Contagious equine disease appearing in central Kansas, local horse breeders safe for now
By ROBERT PIERCE • Daily Leader
At least six mares in south-central Kansas were recently reported to be part of a growing number of horses in 28 states exposed to a contagious equine disease.
The U.S. Department of Agriculture said 12 stallions and 83 mares in
28 states have contracted the condition, known as contagious equine metritis, since it first emerged in December.
Local officials, including K-State agent Mike Hanson and Starla Young of Seward County Farm Bureau, who, along with her family, raises horses, have seen little in the way of the problem in the area. But Joann Kouba, an associate professor of animal science at K-State, said the condition is hard to detect, which means it could be present without the owner’s knowledge.
“It’s what we would consider a venereal disease if you want to put a human spin on it,” she said. “That’s probably the easiest way to discuss it with most people. It’s a disease that gets passed along primarily from stallions to mares through breeding.”
Kouba said CEM is a bacterial problem.
“In stallions, you generally don’t see any kind of graphical symptoms,” she said. “There’s no visible kind of signs that a stallion might be infected with it. That’s why we’re kind of running into the problem right now within the United States.”
Kouba said this means more than likely a stallion was brought into the country whose owner had no knowledge of CEM.
“It’s one that generally horses are being tested for, so that you’re not transmitting it across into countries,” she said. “Stallions themselves don’t show any physical signs. There’s no impact to them.”
This means, Kouba said, it is generally hard for most horse owners to realize that a stallion might be harboring this particular bacteria.
“Then they come in and pass it on to mares when they get bred,” she said. “The bigger problem with the mares is that you can get some pretty severe inflammation. They’ll essentially develop a reaction.
They’ll have an immune reaction to the bacteria once it gets deposited in the vagina and the uterus during breeding.”
As a horse’s immune system tries to rid its body of CEM, the creatures usually develop severe inflammation, according to Kouba.
“That takes a little while to get over with the mares,” she said. “In most cases, it’s relatively easy to cure. It’s just going to take a little while, and you’ve got to have them on antibiotics. They’ll culture it and find out that’s what it is and start to treat it.”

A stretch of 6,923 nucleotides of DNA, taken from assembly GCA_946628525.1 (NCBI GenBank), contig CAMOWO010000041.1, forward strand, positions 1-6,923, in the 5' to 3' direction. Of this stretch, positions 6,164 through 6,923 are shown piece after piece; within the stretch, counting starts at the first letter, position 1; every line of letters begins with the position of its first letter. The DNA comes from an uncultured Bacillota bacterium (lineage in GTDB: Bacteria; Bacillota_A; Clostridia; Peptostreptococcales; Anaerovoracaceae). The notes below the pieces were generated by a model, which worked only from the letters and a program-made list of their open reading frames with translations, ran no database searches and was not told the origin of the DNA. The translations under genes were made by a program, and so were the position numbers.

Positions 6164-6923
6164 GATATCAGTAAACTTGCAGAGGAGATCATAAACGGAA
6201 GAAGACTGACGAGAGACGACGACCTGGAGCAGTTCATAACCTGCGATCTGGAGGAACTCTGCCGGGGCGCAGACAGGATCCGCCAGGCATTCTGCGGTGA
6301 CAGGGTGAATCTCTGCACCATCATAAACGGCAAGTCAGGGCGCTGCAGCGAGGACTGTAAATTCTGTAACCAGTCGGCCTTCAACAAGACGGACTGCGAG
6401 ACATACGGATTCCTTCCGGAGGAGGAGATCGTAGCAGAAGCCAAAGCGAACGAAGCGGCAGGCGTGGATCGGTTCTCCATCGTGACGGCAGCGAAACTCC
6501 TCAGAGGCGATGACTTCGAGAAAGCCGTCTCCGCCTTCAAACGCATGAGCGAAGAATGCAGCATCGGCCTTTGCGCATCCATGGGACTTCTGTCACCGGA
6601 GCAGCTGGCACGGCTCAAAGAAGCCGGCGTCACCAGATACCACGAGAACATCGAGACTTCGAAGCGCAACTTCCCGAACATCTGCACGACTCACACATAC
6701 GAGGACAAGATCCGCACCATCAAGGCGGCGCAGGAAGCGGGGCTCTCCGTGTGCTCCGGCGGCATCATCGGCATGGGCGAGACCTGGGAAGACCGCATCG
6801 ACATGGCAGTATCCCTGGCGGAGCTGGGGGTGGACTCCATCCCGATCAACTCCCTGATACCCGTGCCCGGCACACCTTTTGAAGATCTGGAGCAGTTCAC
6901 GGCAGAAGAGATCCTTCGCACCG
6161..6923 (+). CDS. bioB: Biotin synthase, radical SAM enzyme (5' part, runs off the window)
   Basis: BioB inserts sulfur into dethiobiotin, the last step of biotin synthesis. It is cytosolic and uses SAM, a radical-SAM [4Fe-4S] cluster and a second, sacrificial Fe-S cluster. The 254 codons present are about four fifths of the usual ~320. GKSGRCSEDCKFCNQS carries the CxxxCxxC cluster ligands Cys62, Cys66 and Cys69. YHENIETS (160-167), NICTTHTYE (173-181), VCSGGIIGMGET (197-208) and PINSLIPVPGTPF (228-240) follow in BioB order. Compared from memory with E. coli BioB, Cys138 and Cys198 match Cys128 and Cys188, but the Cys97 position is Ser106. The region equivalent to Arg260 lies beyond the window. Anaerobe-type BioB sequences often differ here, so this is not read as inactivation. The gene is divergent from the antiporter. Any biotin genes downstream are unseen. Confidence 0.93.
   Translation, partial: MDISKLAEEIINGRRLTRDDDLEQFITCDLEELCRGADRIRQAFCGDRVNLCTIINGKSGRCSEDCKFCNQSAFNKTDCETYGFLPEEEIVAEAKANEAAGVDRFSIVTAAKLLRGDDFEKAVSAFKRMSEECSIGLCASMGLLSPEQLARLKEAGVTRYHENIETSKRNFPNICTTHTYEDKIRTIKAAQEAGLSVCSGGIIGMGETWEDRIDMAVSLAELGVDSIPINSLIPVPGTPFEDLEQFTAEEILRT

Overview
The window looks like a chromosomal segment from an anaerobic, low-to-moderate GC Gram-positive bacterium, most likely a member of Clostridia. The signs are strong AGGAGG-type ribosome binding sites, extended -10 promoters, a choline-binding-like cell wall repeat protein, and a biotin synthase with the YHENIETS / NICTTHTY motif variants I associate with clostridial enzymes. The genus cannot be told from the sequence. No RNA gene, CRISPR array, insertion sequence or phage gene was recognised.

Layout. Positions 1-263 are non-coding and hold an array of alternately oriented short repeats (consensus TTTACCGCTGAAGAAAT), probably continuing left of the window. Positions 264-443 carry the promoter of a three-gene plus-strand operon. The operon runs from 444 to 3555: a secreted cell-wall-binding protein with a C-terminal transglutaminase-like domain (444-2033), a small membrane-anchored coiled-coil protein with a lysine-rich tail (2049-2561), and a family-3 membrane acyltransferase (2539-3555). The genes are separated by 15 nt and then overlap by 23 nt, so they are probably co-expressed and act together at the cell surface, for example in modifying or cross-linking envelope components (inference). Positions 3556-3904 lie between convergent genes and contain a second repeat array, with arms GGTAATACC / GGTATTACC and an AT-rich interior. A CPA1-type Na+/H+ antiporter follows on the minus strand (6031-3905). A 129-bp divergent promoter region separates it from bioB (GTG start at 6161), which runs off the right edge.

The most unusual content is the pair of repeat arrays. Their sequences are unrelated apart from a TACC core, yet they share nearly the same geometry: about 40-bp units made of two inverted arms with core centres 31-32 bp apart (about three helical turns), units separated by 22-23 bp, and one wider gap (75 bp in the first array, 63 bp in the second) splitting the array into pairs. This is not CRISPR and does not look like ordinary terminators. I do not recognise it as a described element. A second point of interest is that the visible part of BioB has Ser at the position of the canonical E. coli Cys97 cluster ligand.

Kouba said, however, the chances of death are very minimal, adding she has never heard of a horse dying from CEM.
“When you hear contagious disease, people get worried, but it’s not something that’s going to be killing horses,” she said. “It can be easily spread, and when a mare gets it, then they’ve got this infection that essentially you have to clear up.”
Kouba said this could take some time, and it could take the horse out of breeding for as much as a year.
“That’s kind of tricky,” she said. “There’s no vaccine for it. It’s not something we can treat.”
Kouba said there is much in the way of treatment for mares who get CEM.
“You’ve got to get rid of it,” she said. “Test them frequently to make sure they’re no longer carriers and try to prevent it and isolate it. A lot of the horses that are coming down with it are being quarantined, and that’s just because you don’t want it to be spread in between horses. The bacteria is going to be in the discharge that these mares will be having.”
Kouba said some mares can become chronic carriers of CEM, but they will not show any symptoms at all, meaning they are merely harboring the condition.
“It’s possible that there are other horses out in the country that have it, but we haven’t caught them,” she said. “It’s something that we do test for, and if you’re importing horses, it’s one that we try to regulate. We see it in Europe, but we haven’t dealt with it much in the United States.”
Kouba said CEM is not breed specific, adding it occurs in both stallions and mares.
“Stallions are carriers, but they just harbor the bacteria,” she said. “The mares are the ones that, when they get bred and when they get a reaction to the bacteria, trigger the immune system to fight off this infection by trying to get rid of it. This is when you get this inflammation that sets up.”
Kouba said while horse owners should be concerned, they should primarily pay attention to restrictions on whether or not they can move or transport the animal.
“There are pretty severe and strict USDA guidelines and vet requirements for horses that are identified that have this problem,”
she said. “It’s highly contagious, so you can spread this fairly easily. In terms of the overall consequence to the horse, I’d rather have a horse any day get CEM than come down with West Nile for example. There’s no comparison.”